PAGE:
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The Jewish Community Relations Council celebrates 75 years in Cincinnati, concerns at home and in Israel.
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While some of you reading this might be familiar with the Jewish Community Relations Council (JCRC), one thing you might not know is that the JCRC was one of the first of its kind founded in our country. This year marks 75 years since it was established right here in the Greater Cincinnati area. The JCRC is the arm of the Jewish Federation of Cincinnati that focuses on public affairs and community relations.
The JCRC has a long history of working for justice through community and government relations, advocacy and education. It was established in the 1930s during the rise of Nazism in Europe and at a time of overt antisemitism in the U.S.
Since its founding, the JCRC has forged ties with City Hall, area universities, public and parochial schools, as well as civic groups, labor unions and the like. It also worked closely with the mayor in founding the Friendly Relations Committee – now known as the Cincinnati Human Relations Commission). In 1963, the JCRC along with other faith communities organized a civil-rights march on Fountain Square that drew nearly 20,000 people and in the 1970s and 1980s, it advocated on behalf of hundreds of thousands of Soviet Jews as Jewish life was being extinguished in the Soviet Union.
Unequivocally Condemn Hamas
While we’re very proud of the 75 years of advocacy and support we’ve provided to the community, turn on any TV or open any newspaper, and it’s easy to see there’s still a lot more work to do. For example, at this moment, we are deeply concerned about the current situation in Israel.
The JCRC unequivocally condemns the barrage of rockets Hamas has fired with the sole intention of maiming or killing Israeli civilians. While we support diplomatic efforts to calm the crisis, we fully support Israel’s right to defend its population from Hamas’ wanton violence.
We grieve the loss of innocent life that is occurring while this current conflict continues. Our role is to help provide context for the community about what is going on and one example is our blog sharing information about the current situation, as well as Cincinnati connections to the current situation.
Our heart and prayers are with the many victims of this conflict and there is one common perpetrator: Hamas. In a joint editorial, outgoing Israeli President Shimon Peres and incoming President Reuven Rivlin recently wrote:
"The bloodshed will stop only when we all understand that it is not our unhappy fate to live together, but rather our destiny to do so."
Like Peres and Rivlin, we hope that all parties to this ongoing conflict will resort to discussion rather than violence so that all can live together in peace.
Work At Home: Gay Rights
Further, we are committed to promoting mutual understanding on a broad range of local, national and international issues. One such issue that is at the forefront in the new millennium is the gay rights movement. In some Middle East countries being gay is grounds for execution; however, Israel is one of the more progressive countries in the world for its legal protections and cultural acceptance.
However, full equality is not yet a reality.
Recently, we brought to Cincinnati, Yaniv Waizman, who is a Tel Aviv City Council Member and Founder of Israel Gay Youth and special advisor on LGBTQ affairs to the mayor of Tel Aviv, which hosts over 100,000 people during its annual pride celebration. He spoke at a community-wide event at the Mayerson JCC, offering a glimpse into life in Israel’s LGBTQ community.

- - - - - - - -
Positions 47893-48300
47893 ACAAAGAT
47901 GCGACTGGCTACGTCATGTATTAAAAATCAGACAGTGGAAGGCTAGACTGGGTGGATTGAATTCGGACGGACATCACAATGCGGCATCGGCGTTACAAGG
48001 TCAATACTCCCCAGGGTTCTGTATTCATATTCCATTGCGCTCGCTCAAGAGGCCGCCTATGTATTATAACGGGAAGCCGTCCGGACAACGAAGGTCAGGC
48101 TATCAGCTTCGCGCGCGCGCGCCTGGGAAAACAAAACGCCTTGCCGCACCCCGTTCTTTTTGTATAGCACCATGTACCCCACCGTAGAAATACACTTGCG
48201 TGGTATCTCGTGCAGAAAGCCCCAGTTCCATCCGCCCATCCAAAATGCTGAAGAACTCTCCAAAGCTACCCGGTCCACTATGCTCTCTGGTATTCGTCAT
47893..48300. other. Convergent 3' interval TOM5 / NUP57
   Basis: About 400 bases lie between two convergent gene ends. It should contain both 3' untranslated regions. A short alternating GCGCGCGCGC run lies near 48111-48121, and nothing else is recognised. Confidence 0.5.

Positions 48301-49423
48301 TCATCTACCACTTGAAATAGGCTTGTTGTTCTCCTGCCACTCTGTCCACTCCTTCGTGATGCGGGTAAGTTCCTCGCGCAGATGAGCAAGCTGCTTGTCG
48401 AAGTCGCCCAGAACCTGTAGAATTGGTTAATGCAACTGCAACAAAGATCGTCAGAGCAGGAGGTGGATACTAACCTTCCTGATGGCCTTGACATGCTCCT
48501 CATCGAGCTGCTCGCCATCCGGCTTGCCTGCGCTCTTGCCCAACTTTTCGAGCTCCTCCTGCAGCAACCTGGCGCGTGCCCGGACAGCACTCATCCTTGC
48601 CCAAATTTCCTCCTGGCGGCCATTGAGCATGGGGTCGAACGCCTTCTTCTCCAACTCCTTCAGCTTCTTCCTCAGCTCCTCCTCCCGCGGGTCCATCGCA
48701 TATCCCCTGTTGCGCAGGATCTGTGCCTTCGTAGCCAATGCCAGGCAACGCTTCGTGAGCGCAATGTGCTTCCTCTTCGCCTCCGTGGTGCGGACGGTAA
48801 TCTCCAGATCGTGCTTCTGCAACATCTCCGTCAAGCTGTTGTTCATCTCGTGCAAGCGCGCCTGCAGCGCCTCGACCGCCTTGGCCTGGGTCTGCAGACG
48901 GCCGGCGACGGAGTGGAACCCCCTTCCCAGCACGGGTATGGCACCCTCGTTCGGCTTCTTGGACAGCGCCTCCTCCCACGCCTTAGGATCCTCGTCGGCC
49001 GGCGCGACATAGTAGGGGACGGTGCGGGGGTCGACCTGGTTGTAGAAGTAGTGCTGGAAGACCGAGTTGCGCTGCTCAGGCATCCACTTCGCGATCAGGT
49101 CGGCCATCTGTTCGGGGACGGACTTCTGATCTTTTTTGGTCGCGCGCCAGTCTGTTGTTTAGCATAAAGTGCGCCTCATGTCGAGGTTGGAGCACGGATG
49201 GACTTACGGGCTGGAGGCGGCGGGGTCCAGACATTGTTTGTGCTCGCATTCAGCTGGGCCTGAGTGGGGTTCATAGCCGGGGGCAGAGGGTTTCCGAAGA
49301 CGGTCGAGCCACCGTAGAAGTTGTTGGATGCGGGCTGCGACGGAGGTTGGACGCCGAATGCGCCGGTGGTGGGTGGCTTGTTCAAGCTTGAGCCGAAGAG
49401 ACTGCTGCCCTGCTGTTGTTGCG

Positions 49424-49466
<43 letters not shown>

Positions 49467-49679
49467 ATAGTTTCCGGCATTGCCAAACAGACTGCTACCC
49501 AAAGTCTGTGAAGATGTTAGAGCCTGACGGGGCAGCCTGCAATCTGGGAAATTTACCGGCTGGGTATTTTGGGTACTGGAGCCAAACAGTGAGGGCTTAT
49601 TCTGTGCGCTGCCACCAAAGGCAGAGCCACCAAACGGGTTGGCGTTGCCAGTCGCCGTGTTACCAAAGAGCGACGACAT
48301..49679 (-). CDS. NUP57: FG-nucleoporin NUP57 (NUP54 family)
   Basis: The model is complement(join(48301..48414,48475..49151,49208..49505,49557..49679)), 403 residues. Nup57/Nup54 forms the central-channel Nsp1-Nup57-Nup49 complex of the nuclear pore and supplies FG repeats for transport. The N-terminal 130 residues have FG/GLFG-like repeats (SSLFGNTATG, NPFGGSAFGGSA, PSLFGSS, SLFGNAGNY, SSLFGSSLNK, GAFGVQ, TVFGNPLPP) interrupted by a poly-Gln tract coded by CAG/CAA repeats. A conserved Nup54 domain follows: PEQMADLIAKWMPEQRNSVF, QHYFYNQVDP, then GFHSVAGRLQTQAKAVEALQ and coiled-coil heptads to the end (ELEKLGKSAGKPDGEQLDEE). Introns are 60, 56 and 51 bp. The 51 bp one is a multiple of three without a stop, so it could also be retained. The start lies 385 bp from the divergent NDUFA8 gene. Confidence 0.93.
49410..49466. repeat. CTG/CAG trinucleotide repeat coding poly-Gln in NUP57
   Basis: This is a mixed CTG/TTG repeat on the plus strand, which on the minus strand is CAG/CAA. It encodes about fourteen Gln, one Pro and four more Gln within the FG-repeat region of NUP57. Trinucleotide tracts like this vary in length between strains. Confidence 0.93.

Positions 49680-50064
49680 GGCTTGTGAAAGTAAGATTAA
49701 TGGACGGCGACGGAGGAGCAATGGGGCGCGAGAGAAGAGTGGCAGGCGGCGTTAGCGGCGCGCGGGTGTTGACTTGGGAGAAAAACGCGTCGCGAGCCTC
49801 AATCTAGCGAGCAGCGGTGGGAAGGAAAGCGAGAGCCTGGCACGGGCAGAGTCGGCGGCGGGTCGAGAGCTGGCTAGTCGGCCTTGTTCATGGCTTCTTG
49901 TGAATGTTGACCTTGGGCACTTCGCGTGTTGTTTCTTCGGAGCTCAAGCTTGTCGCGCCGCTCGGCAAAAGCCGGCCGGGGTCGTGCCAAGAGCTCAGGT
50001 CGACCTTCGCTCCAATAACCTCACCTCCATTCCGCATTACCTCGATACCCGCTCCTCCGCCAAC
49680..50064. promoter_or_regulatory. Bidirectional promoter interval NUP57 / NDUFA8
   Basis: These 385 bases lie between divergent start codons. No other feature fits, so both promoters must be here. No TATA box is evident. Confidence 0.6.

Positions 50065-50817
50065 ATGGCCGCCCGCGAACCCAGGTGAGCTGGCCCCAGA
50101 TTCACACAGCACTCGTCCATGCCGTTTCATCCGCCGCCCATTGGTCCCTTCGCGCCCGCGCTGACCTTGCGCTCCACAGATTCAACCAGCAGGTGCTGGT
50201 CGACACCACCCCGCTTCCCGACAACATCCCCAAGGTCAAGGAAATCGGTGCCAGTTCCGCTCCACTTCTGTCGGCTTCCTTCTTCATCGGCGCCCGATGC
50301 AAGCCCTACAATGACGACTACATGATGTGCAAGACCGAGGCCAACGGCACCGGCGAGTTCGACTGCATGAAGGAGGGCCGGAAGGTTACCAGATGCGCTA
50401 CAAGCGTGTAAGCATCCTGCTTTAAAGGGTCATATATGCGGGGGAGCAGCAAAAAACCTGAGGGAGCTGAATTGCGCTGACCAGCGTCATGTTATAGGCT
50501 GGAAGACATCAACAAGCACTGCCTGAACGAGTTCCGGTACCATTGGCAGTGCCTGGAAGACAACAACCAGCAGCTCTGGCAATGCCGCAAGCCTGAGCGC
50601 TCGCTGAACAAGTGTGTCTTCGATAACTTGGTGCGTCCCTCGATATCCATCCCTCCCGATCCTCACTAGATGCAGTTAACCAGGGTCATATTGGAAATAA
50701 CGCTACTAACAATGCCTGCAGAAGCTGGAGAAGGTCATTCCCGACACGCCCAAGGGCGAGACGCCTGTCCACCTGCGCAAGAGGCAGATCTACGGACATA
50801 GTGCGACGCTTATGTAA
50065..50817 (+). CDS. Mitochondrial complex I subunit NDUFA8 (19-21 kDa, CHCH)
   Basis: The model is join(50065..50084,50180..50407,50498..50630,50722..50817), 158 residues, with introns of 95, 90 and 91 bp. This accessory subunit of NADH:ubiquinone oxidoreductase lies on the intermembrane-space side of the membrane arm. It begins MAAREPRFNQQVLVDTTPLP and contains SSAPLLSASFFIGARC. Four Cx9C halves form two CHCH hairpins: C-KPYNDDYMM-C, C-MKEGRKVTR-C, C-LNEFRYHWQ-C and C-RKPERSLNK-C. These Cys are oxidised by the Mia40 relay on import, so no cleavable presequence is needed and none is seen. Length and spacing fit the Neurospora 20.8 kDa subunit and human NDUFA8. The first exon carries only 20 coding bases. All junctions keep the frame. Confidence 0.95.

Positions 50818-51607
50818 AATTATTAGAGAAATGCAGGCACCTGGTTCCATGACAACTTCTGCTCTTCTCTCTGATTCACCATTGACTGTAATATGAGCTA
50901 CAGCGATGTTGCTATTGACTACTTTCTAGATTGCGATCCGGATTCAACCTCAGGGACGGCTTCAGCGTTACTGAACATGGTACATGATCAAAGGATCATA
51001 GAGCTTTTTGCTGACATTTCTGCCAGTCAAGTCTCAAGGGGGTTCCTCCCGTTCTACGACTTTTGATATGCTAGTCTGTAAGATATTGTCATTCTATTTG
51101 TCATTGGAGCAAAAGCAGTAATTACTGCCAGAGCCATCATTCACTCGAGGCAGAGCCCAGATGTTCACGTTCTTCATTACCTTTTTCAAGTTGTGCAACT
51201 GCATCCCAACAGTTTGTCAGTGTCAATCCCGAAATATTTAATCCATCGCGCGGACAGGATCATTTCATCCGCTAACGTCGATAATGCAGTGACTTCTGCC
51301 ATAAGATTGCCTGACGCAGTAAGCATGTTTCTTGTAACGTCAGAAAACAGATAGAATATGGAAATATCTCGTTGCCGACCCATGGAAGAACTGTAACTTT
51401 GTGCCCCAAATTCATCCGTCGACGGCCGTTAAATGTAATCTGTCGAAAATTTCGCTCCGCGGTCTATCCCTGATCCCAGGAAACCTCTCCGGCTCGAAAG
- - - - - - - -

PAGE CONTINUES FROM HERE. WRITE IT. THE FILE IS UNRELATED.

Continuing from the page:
Perhaps, more importantly he participated in an event hosted by City Council Member Chris Seelbach and Strive Together/Strive Partnership Executive Director and JCRC Board Member Greg Landsman. This event sparked ways in which we can learn from the efforts of Tel Aviv to spark conversations about how to make Cincinnati a more gay friendly city as it continues to strive toward being an inclusive community for all.
Committed to Cincinnati’s Jewish Community
As we look to the future, the JCRC will continue confronting the challenges of the day and work towards creating a more just society for all. In addition, JCRC remains committed to its founding purpose of protecting and supporting a thriving Jewish community in Cincinnati, which today is about 30,000..
It’s also important that the JCRC is focused on the international Jewish community, educating our local community about Israel and the rising anti-semitism in Europe. As a community, we will continue to work together with a broad range of organizations such as the Metropolitan Area Religious Coalition (MARCC), the Chamber of Commerce, Xavier University, the University of Cincinnati, the Islamic Center of Cincinnati and faith communities that are committed to making Cincinnati an inclusive and diverse city.
Look at any vibrant metropolis like Los Angeles or New York City and you will find communities that are culturally diverse, create an environment where young, up-and-coming, talented people are choosing to live and grow. We are excited to play our part in helping our great city thrive.
Sarah Weiss is the Executive Director of the Jewish Community Relations of the Jewish Federation of Cincinnati and The Center for Holocaust.
She is the recent recipient of the FBI Director’s Community Leadership Award for her work promoting civil rights in the community and partnering with the FBI. This award is given to only 56 people nationally.